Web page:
02 December 2014
UGANDA : Ikong’s Power outlasts Warriors to storm final
By Elvis SenonoKAMPALA. At a time they needed it the most, Warriors failed to summon enough strength in the final quarter to hand Tiger Head Power a 3-2 series victory and a place in the finals of the National Basketball League.
Warriors managed a measly six points in the final period as Power led by Joseph Ikong’s 22 points won the final game of the best of five series 70-65 at the Lugogo MTN Arena on Sunday.
Michael Kojo instigated a fast start for Power, scoring 13 points, eight in the first quarter as well as picking 17 rebounds against Warriors whose lack of inside presence was glaring.
Ikong also added 10 rebounds for Bernes Ankunda’s team as they out rebounded their opponents 55-42.
Mark Opio scored a game high 25 points and together with Steven Okias (12) steered the fight back for Warriors, who led 59-53 going into the final period.
No other Warriors player managed double figures for Gad Eteu’s team which made 26 turnovers compared to Power’s 20 with Ivan Enabu contributing eight, and a series low three points in nearly 13 minutes.
Old guard Abdulahi Ramadhan also chipped in with 13 points as Power returned to the first final since 2011 when they won the series a 4-3 over the same opponents.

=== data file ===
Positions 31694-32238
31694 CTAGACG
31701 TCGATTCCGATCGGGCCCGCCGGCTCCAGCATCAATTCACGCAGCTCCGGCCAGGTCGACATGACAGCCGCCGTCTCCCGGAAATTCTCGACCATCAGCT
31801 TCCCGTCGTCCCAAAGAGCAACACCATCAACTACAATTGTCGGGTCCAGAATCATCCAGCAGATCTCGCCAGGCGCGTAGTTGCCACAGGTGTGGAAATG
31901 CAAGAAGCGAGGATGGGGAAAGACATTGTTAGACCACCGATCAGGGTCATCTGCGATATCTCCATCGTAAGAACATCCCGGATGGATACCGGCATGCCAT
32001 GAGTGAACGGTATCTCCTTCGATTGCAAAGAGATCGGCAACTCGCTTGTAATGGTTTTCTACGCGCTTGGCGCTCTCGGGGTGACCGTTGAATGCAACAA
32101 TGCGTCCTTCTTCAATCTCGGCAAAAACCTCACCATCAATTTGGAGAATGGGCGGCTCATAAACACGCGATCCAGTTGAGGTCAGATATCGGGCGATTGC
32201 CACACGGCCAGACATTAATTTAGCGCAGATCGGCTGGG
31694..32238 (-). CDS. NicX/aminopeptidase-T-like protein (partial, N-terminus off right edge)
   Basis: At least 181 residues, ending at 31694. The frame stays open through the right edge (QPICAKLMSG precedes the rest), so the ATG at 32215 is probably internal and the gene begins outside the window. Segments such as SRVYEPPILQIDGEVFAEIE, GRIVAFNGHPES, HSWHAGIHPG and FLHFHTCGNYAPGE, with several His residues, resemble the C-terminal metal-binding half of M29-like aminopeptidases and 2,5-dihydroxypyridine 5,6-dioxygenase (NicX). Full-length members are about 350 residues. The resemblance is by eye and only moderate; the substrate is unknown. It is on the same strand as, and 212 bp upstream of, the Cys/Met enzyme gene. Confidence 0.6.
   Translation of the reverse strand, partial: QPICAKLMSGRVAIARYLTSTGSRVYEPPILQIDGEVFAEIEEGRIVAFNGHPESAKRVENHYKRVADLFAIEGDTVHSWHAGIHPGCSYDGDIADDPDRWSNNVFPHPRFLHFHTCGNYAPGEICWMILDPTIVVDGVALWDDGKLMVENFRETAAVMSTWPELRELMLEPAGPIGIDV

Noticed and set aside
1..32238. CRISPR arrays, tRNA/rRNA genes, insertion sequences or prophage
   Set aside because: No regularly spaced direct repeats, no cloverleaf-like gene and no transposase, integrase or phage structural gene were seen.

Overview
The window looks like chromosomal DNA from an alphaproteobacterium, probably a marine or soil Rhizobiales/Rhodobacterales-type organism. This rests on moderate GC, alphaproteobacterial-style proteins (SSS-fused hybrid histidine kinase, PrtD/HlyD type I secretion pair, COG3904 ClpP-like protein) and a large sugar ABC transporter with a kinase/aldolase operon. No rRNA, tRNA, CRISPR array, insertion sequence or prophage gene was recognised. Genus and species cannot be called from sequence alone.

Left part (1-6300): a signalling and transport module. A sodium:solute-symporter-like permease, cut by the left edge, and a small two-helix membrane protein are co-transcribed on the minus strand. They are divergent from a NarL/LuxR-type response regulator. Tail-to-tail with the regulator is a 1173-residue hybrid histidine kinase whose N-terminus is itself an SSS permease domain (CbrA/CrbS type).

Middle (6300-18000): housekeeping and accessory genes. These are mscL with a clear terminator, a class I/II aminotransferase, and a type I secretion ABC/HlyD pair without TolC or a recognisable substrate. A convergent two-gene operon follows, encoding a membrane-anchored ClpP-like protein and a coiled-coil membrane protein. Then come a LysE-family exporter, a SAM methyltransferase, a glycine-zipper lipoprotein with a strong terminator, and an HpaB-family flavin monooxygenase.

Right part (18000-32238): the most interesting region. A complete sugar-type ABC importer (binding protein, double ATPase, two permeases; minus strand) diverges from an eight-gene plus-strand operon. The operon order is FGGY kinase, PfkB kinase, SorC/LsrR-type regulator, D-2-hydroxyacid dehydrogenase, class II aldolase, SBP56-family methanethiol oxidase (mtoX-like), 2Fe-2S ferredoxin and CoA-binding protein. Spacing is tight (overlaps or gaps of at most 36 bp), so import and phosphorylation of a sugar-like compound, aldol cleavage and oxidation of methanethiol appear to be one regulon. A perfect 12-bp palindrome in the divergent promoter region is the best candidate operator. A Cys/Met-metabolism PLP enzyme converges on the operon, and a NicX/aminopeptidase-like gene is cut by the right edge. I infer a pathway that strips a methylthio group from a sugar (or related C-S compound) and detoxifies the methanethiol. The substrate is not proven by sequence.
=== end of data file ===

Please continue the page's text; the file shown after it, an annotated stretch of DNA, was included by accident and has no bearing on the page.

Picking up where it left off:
HANDSHAKE ROW GIVES UCU - OILERS SLIDESHOWOnly Sudi Ulanga took time to tap the hands of City Oilers before Game Four of UCU Canons’ semifinal series with champions City Oilers.
It was a total snub, similar to Cristiano Ronaldo vs Lionel Messi, Wayne Bridge vs John Terry and Luis Suarez vs Patrice Evra, to mention but a few.
With UCU-Oilers bordering hatred, that handshake, underrated or overrated, hasn’t happened for four games as the latter have clawed back from a 2-0 deficit to level the series at 2-all.
How important is a handshake to sportsmen? “Well, it depends,” Nicholas Natuhereza, the UCU coach said. “If the game is played in good spirit, then the handshake is fine.”
“Teams should congratulate each other but we shouldn’t force teams to shake hands after the game. Sportsmanship should be either away, not only for the team that has won to walk across.
“The handshake shows a good spirit in the game but should be earned but if the game is not played in good spirit then the essence is lost. The rest is pretence which I am not good at.”
Coach Mandy Juruni’s opines. “They won’t accept (the handshake).” Does is bother him now? “No, as long we do what is right (on the floor.
Natuhereza has an explanation as to why they walked away as Oilers approached.
“We left the court to avoid any situations that I know Fuba has no capacity to handle,” he responded